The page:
Hola Hector: Things Are Not Looking Good

By K.C Monareng

It is with a bit of trepidation that I’m writing to you. Thankfully, there are people who haven’t forgotten about you and have challenged me as a South African to tell you how things have turned out in the country that you gallantly fought for and sadly, died for. Well, Hector, it is not looking good, for the majority of black people that is.

Since you died while still a scholar, I think it is befitting that we tackle the issue of education first. If I were to put it mildly and nicely, our education is a mess! Some learners are still schooling in mud schools and under trees. There’s too much somersaulting between one confused curricular to another with varying results but ‘improvement’ has been relatively elusive (unless if you consider 30% as a pass mark. I hope you will find it as offensive as some have hence I say improvement has been elusive. If we were to set a much higher threshold for a pass mark, the results will be disastrous as they should be, to shock us out of our slumber).

This is happening despite the fact that education gets the biggest slice of our national budget and also, in as far as spending in education is concerned, we spend more on education pro rata our budget when pitted against many nations that far outperform us. Our ranking does not make for pleasant reading when it comes to how we rate in Math and Science.

It gets more depressing in rural schools where some schools are still without electricity, water and proper sanitation. Recently, the non-delivery of textbooks in some Limpopo schools caused much consternation and amazingly, the Department of Education is still investigating although we are in the fourth month of the year.

It is not all gloom though. Stationery is received free and a fair percentage of the schools are no-fee schools and there’s an admirable feeding scheme at many schools ensuring that learners don’t attend classes on empty stomachs. There’s also a scholar transport programme that goes a long way in alleviating the burden that learners who stay far from school face, its challenges notwithstanding. Higher education is still not free though steps have been taken to ensure that funding is available to students who perform well in Matric. We don’t have enough universities and we still haven’t developed a smooth transition from matric to universities. Things become chaotic in January with parents and prospective students desperately queuing for days jostling for a space in almost all of the ‘prestigious’ institutions.

Looking at society as a whole, we are on the eve of our fifth election next year (if you count 1994) as a democratic country. While there is a small section of the black population that is enjoying the benefits of our hard fought democracy, the majority of the black people have not benefited much. Rampant corruption, crony(sm) (capitalism), nepotism, chronic skills shortage, ineptitude, etc has kept the majority of our people on the periphery of what promised to be a new South Africa. They’re still trapped in perpetual poverty, hopelessness, landlessness and their patience is wearing thin with each passing day. This impatience is manifested in the numerous service delivery protests that have become a vehicle to voice frustrations.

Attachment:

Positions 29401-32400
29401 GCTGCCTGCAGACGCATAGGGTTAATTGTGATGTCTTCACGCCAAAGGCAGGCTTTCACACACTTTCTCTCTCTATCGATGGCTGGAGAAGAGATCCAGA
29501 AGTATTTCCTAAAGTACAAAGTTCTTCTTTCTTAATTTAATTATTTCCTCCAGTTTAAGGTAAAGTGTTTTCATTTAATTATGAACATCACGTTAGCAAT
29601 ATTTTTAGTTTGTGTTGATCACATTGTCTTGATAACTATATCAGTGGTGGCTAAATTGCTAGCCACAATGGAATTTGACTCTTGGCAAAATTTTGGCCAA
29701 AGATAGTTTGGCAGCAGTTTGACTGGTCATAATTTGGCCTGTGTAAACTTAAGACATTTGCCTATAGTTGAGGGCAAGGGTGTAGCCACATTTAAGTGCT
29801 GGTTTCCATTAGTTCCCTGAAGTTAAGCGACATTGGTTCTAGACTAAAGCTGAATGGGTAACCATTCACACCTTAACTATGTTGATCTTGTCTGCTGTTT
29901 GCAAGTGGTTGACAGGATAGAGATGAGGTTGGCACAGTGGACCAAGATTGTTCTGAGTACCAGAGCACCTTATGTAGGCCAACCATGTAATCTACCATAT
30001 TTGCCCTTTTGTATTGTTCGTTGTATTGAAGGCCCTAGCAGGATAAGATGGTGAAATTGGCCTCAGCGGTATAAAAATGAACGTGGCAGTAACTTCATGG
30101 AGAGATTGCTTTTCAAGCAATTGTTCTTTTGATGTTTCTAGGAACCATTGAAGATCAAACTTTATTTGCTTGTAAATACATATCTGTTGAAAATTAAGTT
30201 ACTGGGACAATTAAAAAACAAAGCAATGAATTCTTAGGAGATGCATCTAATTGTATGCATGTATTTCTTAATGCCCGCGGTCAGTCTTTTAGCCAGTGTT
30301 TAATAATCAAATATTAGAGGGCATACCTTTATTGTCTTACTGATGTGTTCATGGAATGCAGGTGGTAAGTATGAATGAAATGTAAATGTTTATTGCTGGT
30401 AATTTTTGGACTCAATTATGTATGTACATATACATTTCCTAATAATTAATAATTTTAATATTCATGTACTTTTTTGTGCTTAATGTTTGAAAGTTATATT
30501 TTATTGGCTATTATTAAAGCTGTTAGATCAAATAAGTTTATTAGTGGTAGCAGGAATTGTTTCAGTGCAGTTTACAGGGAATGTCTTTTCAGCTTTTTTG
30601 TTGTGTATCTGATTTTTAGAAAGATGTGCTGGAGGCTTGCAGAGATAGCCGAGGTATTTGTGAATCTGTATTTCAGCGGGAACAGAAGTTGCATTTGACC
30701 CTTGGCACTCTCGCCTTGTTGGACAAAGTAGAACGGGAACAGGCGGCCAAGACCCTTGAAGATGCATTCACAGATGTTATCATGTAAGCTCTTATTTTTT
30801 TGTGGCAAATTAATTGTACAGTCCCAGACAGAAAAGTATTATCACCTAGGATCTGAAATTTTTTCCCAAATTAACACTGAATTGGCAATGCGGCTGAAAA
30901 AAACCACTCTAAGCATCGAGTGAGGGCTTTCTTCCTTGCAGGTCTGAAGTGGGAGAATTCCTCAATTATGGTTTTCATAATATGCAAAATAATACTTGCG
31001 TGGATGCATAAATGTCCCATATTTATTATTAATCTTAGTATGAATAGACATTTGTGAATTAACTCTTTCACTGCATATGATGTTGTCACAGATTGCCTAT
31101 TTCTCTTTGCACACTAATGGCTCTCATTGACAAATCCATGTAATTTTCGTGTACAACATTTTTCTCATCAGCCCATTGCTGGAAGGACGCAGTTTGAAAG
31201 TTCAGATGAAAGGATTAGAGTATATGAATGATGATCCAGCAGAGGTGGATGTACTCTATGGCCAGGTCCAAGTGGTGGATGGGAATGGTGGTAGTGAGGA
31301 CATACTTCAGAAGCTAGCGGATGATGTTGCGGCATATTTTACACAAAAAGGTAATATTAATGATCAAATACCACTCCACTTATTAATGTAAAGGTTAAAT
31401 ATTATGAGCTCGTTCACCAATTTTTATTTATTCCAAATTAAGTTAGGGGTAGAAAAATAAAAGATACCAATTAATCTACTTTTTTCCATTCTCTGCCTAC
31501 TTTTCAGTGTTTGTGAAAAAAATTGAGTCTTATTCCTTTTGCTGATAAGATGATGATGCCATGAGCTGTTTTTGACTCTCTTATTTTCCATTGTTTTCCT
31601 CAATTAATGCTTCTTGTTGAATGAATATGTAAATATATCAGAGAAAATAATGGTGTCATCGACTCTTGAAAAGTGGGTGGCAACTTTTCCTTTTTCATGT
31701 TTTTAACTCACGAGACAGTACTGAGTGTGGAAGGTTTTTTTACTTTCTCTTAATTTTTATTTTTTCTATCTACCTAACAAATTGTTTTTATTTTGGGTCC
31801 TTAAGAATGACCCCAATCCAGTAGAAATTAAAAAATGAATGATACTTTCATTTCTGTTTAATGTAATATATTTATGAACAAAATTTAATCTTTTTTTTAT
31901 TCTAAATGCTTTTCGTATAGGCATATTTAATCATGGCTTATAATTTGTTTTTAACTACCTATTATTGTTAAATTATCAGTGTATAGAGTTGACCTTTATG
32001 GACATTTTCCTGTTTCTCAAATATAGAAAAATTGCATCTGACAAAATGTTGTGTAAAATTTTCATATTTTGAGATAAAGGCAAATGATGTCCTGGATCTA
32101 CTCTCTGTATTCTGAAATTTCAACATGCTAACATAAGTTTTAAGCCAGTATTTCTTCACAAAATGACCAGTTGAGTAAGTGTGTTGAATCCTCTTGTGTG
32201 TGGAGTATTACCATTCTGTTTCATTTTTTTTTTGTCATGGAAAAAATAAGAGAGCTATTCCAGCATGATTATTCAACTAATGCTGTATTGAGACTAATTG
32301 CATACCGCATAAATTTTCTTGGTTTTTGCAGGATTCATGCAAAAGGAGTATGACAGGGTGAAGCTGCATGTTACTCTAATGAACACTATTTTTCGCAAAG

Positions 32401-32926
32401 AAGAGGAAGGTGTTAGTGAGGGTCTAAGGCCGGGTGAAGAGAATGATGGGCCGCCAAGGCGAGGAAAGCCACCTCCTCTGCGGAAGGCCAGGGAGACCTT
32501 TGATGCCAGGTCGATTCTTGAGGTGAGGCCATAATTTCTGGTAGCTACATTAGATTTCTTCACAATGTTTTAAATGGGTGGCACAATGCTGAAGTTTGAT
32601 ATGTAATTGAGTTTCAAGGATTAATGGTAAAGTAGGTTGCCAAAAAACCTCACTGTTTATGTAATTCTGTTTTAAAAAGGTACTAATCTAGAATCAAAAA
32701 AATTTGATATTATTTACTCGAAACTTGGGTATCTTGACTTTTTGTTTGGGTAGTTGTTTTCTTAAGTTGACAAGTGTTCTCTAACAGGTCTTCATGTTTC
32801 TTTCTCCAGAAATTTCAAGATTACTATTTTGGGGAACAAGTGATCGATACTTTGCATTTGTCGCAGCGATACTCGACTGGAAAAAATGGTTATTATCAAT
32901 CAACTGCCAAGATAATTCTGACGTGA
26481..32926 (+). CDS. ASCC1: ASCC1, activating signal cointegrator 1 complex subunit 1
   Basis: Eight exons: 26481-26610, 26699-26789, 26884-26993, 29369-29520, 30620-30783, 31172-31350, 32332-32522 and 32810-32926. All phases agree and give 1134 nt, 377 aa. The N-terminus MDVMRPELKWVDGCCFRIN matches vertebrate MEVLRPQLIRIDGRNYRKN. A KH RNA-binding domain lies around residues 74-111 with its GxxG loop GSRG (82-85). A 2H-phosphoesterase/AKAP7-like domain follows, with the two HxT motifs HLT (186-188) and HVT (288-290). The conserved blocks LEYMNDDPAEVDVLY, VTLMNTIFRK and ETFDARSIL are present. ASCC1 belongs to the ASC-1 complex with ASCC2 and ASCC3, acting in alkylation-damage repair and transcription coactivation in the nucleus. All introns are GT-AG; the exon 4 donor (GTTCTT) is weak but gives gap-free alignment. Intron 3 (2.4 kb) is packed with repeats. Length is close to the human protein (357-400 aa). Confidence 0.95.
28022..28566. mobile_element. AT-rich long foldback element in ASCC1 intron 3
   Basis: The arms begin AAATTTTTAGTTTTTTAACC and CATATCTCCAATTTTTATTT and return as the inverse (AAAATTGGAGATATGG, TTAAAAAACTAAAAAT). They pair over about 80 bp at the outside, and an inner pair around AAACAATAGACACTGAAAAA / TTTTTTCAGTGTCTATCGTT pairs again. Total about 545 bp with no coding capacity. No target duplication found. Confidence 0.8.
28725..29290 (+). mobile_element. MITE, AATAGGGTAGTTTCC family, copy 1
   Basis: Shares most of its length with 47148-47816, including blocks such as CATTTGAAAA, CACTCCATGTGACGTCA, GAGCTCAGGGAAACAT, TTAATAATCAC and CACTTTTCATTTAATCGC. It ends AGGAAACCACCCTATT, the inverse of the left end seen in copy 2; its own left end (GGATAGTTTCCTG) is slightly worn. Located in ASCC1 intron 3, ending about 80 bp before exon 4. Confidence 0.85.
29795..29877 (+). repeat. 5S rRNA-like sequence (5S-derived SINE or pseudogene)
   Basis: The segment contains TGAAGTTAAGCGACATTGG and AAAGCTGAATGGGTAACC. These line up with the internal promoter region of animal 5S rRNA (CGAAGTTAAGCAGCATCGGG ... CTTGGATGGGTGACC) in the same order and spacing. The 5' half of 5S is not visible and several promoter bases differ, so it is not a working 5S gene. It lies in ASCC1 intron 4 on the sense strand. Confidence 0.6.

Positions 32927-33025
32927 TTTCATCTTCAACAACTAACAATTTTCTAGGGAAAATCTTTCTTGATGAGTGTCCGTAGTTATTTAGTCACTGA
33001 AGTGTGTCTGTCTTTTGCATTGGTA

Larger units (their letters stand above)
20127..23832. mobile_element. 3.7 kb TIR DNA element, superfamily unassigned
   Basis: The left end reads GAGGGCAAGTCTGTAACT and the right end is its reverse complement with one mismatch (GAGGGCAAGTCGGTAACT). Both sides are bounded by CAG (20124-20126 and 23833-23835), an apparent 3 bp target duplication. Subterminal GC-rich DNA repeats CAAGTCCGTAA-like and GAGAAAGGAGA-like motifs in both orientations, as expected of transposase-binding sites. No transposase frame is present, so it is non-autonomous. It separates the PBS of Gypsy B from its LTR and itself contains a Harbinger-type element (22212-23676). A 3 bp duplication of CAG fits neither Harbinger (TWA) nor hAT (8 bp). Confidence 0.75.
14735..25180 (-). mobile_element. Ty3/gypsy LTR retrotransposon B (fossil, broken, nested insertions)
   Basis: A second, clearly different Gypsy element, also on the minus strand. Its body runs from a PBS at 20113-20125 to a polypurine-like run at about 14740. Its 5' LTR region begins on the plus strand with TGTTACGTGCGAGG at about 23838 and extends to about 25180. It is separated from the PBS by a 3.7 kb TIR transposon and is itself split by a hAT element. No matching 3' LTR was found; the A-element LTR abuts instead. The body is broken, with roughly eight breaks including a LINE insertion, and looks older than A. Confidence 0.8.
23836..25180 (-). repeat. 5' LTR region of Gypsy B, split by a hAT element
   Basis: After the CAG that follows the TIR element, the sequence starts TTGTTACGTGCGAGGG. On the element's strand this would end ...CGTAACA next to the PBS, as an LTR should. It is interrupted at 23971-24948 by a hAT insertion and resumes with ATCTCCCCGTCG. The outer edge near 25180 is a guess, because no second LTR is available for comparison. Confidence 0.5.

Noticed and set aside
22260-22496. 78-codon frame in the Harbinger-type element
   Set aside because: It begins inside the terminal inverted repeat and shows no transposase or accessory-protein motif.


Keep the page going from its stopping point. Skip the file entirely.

Our police service is still as brutal as in your time. They don’t hesitate to take a life of black man. This is most surprising when you have cadres who themselves might have been on the receiving end of police brutality actually endorsing the same tactics as applied in the apartheid era to be used today. Police personnel without adequate training are sent to handle complex situations that require specialized training and we have witnessed tragic results that we thought we will not ever see in our democratic country. Not when the government allows its officials to swindle money out of desperate people for land and demolish houses they have built with their hard-earned money. The scenes with bulldozers were reminiscent of the apartheid era.

Some might say I’m harsh as I have only highlighted the negatives without mentioning the positive strides that have been achieved. That is true but when political parties campaign, they make several promises that they will fulfill. I don’t see why all the commotion is being made with apologists trampling each other in an effort to pat the government on the proverbial back for the achievements made. Not when we have had so much reckless and fruitless spending amounting to billions as recently revealed by the Auditor General, not when there’s under spending with money eventually returned to treasury because institutions lack the requisite capacity to spend. If one is to give South Africa an appraisal, I’m afraid the scorecard shows some rather dismal results.

One can fill pages trying to discuss the dynamism of South Africa where opulence live comfortably with abject poverty but I will let others touch up on some of the issues I have not touched upon. And Hector, I need to point out that this is South Africa as viewed through my lenses and I surely know that there are plenty of people who might paint a far more optimistic picture if one were to juxtapose South Africa during apartheid and the New South Africa. We have a democratic government elected by people and the ANC is in power but as far as I’m concerned, that should not negate from the major failures that characterize the ANC’s government.

Let me end my incoherent rant right here.

I hope you’re resting in Peace

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